As the Guardian stated: ‘In a strongly worded statement released on Tuesday, Cheney, said that Trump had “summoned this mob, assembled the mob, and lit the flame of this attack. Everything that followed was his doing,” she said.
“None of this would have happened without the president. I will vote to impeach the president.”
Trump’s trial will begin after Biden’s inauguration and 67 US Senators will need to vote to convict him of high crimes and misdemeanours.
The third eventful Wednesday of 2021 will ultimately see Biden and Harris be inaugurated in a divided and fearful US capital.
Even with the concern caused by opponents of the Democratic leaders, the Biden team, according to the New York Times has stated that ‘he was determined to make an outdoor appearance at the event to call on a divided nation to come together at a time of political and public health crisis.’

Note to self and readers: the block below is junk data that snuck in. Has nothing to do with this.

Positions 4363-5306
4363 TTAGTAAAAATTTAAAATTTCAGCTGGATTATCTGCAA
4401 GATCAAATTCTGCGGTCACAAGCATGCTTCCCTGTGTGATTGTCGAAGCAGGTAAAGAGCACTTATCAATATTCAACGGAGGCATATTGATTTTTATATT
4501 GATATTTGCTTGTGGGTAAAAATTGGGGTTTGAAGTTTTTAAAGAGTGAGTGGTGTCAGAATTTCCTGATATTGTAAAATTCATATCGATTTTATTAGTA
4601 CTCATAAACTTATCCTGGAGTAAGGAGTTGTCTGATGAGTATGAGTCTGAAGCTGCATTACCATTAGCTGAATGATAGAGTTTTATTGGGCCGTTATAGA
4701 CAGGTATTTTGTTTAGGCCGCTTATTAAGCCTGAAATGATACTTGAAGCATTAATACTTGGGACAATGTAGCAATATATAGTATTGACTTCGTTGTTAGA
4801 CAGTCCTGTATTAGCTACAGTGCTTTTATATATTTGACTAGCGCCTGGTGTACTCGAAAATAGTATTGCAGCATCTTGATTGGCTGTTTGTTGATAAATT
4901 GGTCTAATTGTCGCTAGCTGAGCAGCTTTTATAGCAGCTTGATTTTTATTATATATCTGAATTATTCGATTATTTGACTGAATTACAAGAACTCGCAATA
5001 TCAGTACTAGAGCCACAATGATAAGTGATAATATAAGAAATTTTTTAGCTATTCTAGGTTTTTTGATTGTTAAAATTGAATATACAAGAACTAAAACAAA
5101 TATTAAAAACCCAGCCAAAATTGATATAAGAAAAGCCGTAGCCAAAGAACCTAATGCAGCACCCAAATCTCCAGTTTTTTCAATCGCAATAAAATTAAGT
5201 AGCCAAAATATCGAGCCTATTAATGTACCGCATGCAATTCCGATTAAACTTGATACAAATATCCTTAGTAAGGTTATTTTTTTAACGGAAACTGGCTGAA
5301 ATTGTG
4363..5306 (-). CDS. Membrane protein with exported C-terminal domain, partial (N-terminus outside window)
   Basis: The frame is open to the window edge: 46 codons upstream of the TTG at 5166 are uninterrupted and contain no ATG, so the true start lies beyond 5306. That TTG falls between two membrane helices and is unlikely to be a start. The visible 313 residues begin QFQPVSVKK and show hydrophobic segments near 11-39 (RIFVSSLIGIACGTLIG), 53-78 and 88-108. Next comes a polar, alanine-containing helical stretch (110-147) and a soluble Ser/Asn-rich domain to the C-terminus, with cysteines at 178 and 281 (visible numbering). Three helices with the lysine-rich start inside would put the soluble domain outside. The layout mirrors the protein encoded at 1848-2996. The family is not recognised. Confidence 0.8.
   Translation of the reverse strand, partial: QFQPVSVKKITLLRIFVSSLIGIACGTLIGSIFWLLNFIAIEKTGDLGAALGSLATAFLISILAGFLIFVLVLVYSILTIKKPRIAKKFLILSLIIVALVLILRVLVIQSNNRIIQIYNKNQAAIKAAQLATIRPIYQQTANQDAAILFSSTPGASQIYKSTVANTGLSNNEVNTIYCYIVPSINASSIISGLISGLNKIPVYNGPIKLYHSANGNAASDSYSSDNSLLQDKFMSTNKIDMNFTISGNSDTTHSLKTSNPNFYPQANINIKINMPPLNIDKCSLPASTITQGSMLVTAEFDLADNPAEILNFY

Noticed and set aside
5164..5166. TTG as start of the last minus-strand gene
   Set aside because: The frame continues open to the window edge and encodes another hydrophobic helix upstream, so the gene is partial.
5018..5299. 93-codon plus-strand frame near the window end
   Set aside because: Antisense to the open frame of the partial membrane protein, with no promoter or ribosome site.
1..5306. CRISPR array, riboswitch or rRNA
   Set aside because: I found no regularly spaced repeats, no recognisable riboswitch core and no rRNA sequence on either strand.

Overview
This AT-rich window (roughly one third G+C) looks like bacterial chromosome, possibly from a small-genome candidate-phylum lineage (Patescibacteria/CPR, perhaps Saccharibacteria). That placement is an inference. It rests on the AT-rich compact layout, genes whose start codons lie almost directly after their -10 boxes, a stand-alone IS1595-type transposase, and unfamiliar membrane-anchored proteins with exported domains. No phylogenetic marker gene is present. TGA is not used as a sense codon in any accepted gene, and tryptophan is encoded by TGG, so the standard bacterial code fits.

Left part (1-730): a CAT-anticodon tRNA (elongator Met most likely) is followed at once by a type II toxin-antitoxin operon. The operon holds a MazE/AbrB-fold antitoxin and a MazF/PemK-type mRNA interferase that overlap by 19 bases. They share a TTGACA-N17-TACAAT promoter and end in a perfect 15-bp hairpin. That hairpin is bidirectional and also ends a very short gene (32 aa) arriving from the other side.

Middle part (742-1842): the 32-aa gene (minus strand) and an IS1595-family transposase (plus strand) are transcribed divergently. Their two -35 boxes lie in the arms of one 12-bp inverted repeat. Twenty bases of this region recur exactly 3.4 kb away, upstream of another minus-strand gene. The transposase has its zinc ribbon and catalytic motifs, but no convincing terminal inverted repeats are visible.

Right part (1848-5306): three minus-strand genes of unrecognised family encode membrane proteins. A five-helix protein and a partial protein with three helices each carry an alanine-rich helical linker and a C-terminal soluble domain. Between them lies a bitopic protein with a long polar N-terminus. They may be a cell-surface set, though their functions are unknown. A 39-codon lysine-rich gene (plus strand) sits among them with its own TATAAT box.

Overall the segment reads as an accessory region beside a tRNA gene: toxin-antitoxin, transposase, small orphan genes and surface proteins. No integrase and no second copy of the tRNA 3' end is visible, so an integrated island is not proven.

Both leaders have an awesome task of uniting a divided country and finding a speedier way to help the nation recover from the coronavirus pandemic and its social and economic consequences.
Plans are afoot for a 1.9 trillion-dollar economic stimulus package and to re-engage with the Paris Climate Agreement.
Biden’s approach to Ireland, both North and South in the wake of our concerns with coronavirus and the economic and political fallout of Brexit will also be of huge significance.
Ireland and the rest of the world will be watching with interest to witness what future Wednesdays (and other days) will bring in 2021.